INDIANAPOLIS — The National Federation of State High School Sports Association laid the framework for high school athletics around the nation to return this fall.
In a 16-page document, the NFHS released a three-phase plan developed by the NFHS Sports Medicine Advisory Committee (SMAC). The 15-member panel is composed of medical doctors, certified athletic trainers, high school coaches and officials, research specialists and state high school association executives and regularly develops position statements related to medical aspects of high school athletics.
The Ohio High School Athletic Association is a member of the NFHS and is expected to follow these guidelines for the upcoming high school athletic season.
The document explains the three-phase plan and labeled sports as higher risk, moderate risk and lower risk. It lays out the groundwork for how to conduct pre-workout screenings, limitations on gatherings, how to conduct the workouts and ways to help prevent the spread of COVID-19 with a strict cleaning schedule and recommendations on hygiene.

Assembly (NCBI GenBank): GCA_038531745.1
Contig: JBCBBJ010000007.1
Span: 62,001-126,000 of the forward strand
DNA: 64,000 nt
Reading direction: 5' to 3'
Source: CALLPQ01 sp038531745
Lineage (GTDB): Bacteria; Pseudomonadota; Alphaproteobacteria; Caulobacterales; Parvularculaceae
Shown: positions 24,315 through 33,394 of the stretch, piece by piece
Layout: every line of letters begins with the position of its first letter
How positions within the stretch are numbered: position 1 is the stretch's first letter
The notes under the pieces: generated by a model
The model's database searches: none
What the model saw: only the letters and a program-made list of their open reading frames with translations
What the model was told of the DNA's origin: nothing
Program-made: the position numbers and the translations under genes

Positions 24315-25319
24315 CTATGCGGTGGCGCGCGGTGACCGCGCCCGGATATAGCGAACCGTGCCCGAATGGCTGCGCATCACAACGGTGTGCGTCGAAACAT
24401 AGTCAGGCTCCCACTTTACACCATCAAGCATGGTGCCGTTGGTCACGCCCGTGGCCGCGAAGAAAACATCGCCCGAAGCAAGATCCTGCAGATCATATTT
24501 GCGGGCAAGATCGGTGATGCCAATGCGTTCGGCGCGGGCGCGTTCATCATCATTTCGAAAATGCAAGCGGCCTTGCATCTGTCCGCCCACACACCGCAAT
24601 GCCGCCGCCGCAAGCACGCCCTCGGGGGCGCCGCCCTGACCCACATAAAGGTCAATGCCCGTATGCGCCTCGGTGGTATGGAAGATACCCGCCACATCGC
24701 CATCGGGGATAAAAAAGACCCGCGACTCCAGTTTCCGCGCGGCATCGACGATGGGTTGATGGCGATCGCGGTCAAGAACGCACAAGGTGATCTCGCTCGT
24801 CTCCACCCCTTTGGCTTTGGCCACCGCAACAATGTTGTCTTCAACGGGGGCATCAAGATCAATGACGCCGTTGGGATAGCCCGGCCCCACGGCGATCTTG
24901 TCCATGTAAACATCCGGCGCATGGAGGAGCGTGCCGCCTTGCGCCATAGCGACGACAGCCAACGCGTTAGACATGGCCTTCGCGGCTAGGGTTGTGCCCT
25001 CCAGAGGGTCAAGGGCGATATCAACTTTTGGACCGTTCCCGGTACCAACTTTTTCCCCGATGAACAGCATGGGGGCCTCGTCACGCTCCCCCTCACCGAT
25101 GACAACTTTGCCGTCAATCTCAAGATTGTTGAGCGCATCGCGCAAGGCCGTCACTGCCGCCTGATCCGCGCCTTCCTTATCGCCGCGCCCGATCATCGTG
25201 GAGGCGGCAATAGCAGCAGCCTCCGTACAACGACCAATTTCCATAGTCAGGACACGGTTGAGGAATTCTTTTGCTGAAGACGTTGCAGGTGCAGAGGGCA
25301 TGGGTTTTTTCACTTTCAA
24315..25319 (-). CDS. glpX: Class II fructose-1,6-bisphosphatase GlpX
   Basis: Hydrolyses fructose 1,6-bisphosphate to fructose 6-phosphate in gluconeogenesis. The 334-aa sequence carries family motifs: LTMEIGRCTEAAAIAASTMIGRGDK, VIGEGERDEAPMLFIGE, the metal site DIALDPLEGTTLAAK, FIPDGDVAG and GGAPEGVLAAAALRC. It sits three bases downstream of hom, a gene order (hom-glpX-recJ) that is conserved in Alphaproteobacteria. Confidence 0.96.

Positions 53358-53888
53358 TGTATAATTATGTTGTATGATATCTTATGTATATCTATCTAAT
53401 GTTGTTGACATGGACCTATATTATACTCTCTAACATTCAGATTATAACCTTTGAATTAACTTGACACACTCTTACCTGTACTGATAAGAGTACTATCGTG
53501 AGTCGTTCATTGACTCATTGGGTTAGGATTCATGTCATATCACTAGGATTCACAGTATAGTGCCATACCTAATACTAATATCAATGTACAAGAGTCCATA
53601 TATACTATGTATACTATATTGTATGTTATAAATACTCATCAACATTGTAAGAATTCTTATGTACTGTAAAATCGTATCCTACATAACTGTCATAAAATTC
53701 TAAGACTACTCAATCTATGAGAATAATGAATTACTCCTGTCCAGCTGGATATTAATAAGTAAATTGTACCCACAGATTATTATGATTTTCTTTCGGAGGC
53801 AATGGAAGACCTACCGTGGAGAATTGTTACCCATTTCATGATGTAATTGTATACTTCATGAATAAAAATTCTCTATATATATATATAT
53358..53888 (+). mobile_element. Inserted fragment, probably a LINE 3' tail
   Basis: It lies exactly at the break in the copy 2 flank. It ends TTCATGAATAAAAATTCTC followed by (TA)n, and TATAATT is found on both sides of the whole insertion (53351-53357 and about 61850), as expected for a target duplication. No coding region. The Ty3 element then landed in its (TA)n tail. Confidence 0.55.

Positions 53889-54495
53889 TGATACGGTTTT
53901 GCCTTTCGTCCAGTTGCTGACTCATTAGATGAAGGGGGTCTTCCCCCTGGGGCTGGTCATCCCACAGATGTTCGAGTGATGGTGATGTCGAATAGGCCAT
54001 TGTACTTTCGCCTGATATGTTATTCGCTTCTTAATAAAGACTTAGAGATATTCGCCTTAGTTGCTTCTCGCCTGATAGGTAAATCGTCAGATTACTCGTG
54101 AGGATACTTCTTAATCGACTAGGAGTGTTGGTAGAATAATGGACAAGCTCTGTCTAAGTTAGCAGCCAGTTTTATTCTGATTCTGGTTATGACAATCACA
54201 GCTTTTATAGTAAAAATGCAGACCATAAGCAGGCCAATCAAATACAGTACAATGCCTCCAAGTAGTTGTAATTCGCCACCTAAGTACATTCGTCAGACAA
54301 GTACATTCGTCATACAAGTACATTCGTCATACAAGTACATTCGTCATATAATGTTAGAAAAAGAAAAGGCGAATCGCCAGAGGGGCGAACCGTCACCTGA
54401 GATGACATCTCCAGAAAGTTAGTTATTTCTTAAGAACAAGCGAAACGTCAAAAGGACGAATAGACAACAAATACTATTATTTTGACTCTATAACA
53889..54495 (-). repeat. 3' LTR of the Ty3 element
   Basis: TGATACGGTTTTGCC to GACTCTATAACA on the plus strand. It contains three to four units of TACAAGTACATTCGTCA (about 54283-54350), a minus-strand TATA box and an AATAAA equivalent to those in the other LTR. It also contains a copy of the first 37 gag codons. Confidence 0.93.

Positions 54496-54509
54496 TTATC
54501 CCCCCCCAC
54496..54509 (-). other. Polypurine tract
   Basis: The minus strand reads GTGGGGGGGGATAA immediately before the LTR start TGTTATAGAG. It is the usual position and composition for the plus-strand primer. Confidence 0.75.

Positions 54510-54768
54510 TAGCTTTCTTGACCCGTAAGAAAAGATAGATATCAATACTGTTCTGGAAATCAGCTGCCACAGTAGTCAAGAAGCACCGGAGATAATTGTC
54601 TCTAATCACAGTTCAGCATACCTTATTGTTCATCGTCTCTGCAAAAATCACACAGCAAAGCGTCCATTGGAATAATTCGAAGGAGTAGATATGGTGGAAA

"It is important to be clear that this is guidance for individual states to consider as they return to activities this fall," said Karissa Niehoff, NFHS executive director. "States will utilize the guidance in this document as it best fits their state after consulting with local and state health departments.
"The NFHS Sports Medicine Advisory Committee utilized recommendations from the Centers for Disease Control and Prevention (CDC), as well as some return-to-play considerations by the United States Olympic & Paralympic Committee (USOPC), in formulating this guidance document for re-opening athletics and other activities in our nation’s schools."
The NFHS lists higher risk sports as those that involve close, sustained contact between participants and feature a lack of significant protective barriers and have a high probability that respiratory particles will be transmitted between participants. Those sports include wrestling, football, boys lacrosse, competitive cheer and dance.